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Author:Dr. Reuben Bredenhof
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Congregation:Canadian Reformed Theological Seminary (CRTS)
 Hamilton, Ontario
Preached At:Free Reformed Church of Mt. Nasura
 Mt. Nasura, Western Australia
Title:Live a Doxological Life!
Text:LD 52 (View)
Occasion:Regular Sunday

Order Of Worship (Liturgy)

Ps 96:1,2,4                                                                                    

Ps 146:1,3  [after Apostles’ Creed]

Reading – 1 Chronicles 29:1-20

Ps 115:1,2,5,6

Sermon – Lord’s Day 52, part 2 (Q&As 128-129)

Hy 8

Hy 7:1,2,3,4

* As a matter of courtesy please advise Dr. Reuben Bredenhof, if you plan to use this sermon in a worship service.   Thank-you.

Beloved in Christ, the purpose of our life, the whole aim of our existence, is to glorify God. Think of the Reformation slogan, Soli Deo Gloria. It’s Latin, but it rings true in every time and place: to God alone be the glory! We have a mission to bring the Lord praise and honour by the way we think, and how we talk, and what we do each day.

So if that’s the way we live, then it should also be the way we pray. The prayers we offer to God from day to day, and hour to hour, need to be words of humble worship. Remember that this is how Jesus taught us to begin our prayers, with the petition: “Hallowed be your Name.” This is our leading thought, “Father, may you be glorified and honoured in my life: honoured by my choices, and glorified in my relationships, and through the music I listen to, and what I think about.”

That’s how the model prayer begins, and strikingly, that’s also how it ends. Jesus teaches us to conclude our prayers on the same theme, with the beautiful declaration called the doxology: “For yours is the kingdom, and the power, and the glory, forever.” The whole framework of the Christian life is praise and adoration for the living God, our Saviour.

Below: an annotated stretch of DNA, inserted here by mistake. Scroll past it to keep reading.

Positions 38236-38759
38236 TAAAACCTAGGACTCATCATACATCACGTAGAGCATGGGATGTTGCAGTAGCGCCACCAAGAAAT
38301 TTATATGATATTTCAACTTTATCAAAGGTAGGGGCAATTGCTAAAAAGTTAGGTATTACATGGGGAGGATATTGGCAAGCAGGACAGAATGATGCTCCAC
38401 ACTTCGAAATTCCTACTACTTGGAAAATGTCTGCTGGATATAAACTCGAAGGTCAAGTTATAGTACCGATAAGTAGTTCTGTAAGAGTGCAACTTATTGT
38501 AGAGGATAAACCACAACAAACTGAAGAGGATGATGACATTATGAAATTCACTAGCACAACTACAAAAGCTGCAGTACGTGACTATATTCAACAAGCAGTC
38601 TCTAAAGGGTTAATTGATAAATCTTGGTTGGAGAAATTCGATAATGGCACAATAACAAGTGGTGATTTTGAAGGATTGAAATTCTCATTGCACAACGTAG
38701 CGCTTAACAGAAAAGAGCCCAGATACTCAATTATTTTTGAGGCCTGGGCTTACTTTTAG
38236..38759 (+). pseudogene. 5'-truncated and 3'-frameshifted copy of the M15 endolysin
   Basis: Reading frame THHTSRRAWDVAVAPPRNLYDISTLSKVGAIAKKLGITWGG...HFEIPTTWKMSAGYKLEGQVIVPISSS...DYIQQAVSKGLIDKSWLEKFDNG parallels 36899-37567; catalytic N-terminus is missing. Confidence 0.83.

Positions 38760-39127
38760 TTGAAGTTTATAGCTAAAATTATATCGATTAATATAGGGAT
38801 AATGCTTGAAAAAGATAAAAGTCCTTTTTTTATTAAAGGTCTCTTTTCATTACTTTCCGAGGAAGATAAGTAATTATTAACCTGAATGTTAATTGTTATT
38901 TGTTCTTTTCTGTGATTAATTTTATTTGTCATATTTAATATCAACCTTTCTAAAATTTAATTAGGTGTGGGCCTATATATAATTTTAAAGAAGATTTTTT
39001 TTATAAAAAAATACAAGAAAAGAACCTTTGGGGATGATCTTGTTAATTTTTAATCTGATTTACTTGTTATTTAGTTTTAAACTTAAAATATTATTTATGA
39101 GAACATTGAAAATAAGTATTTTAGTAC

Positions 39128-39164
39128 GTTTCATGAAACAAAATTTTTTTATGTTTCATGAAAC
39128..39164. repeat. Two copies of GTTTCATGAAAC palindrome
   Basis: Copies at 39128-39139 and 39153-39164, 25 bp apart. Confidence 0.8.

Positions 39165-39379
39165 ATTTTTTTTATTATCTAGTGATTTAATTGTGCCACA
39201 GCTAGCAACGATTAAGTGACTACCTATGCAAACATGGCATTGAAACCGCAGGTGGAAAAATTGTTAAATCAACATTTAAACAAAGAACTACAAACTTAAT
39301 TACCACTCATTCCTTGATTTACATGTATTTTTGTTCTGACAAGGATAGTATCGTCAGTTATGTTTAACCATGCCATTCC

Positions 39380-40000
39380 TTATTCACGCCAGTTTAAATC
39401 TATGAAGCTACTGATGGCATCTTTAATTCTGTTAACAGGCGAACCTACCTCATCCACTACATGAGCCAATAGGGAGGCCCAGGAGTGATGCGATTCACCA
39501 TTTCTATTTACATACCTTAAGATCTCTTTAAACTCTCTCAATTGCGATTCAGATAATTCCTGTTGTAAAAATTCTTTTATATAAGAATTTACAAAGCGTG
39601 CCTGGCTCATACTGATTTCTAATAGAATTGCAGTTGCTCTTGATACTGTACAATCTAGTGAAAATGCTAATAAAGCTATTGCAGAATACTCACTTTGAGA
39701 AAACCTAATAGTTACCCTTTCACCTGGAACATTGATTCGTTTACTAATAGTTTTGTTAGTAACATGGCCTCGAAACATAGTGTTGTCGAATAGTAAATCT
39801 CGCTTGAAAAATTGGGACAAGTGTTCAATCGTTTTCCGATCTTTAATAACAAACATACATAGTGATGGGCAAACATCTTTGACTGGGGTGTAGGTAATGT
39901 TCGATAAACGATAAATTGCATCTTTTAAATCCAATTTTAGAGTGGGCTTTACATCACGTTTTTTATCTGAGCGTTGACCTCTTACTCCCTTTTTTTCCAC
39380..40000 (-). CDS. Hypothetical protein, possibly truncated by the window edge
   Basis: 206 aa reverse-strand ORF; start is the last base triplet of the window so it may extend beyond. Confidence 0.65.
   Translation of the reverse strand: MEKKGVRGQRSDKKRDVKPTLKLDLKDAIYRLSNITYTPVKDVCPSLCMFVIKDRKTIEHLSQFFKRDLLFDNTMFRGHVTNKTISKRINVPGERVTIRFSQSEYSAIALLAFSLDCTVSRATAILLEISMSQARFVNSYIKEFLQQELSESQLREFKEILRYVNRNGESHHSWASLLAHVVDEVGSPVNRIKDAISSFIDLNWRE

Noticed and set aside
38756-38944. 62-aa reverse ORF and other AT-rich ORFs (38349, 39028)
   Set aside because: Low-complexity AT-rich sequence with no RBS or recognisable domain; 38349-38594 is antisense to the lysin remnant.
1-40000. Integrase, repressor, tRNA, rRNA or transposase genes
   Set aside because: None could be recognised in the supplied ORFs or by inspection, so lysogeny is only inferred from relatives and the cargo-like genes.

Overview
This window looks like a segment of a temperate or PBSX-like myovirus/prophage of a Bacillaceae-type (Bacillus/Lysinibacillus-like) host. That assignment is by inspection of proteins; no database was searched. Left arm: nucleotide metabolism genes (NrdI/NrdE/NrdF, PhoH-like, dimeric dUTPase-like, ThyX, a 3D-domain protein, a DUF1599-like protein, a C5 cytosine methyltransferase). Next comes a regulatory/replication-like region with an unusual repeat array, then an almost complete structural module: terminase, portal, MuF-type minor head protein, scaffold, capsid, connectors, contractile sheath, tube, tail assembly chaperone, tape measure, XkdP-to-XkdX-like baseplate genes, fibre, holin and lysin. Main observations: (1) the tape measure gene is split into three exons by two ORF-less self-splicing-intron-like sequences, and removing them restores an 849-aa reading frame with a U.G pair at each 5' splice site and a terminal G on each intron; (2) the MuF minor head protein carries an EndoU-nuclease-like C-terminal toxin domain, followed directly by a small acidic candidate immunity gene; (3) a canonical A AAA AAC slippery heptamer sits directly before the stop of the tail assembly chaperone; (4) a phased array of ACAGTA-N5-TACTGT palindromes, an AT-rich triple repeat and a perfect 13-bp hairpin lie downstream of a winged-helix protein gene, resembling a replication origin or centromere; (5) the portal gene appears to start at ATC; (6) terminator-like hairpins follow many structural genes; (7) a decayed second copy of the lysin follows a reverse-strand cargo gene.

Yes, we finish with doxology. That’s a word which means literally, “a speaking of glory.” Check a dictionary, and you’ll see that a doxology is a statement of praise, an ascription of glory to God—especially in worship. Our Hymn 8 is a classic example of doxology: “Praise God from whom all blessings flow/ Praise him all creatures here below/ Praise him above, ye heavenly host/ Praise Father, Son, and Holy Ghost.”

Scripture abounds with doxologies. We come across a few in Ephesians, like the one right in the opening verses: “Blessed be the God and Father of our Lord Jesus Christ!” (1:3). Paul breaks out with praise, because God is so good! For it’s not just an activity for personal prayer or congregational singing—it’s for all the time. Our whole life is to have the character of doxology. Here’s a nice word for you: our life is to be doxological—full of praise for God, devoted to worship, abounding in thanksgiving. This is our theme from the second half of Lord’s Day 52,

Live a doxological life!

  1. the glorious object of our doxology
  2. the daily practice of our doxology
  3. the rich blessing on our doxology


1) the glorious object of our doxology: You probably know that the Lord’s Prayer has a two-part structure. The first three petitions might be called “Thy” petitions; the next three are “My” petitions. We start with a focus on the holy things of the LORD: the LORD’s name, the LORD’s kingdom, the LORD’s will. But then we ask about our food, and our sins, and our temptations. For these things are important too, and the Father knows that we need them.

But after the second group of three, it’s time for a change of pace. Time to be reminded again about what prayer—and life—is all about: “For yours is the kingdom and the power and the glory forever.” God isn’t mentioned by name here, but it’s clear where we’re looking with these words: “It’s all yours, O God. It all belongs to you, as Creator and King and Father.” He is the glorious object of our doxology.

That’s such an apt way to end our prayers. Christ teaches us to let all our attention and expectation be directed again to God our Father. This is good to do for a number of reasons, but I’ll just mention one: because it happens that our prayers get weighed down by the bulk of all our petitions. There is so much to pray about, there are so many concerns to mention, and a multitude of people to remember before the LORD. And it can all begin to overwhelm us, and our prayer can feel like it’s floundering and even sinking under a hundred requests.

Of course, God wants us to present our many petitions and cares—this is the great gift of prayer, that we can cast our burdens on him! But for our own good, and for God’s glory, it’s right that we keep the spotlight of our prayer shining on the right person, that we often take a moment to re-set the destination of our thoughts. The doxology teaches us that in a wonderful way. At the end we say, “For yours is the kingdom, and the power, and the glory.”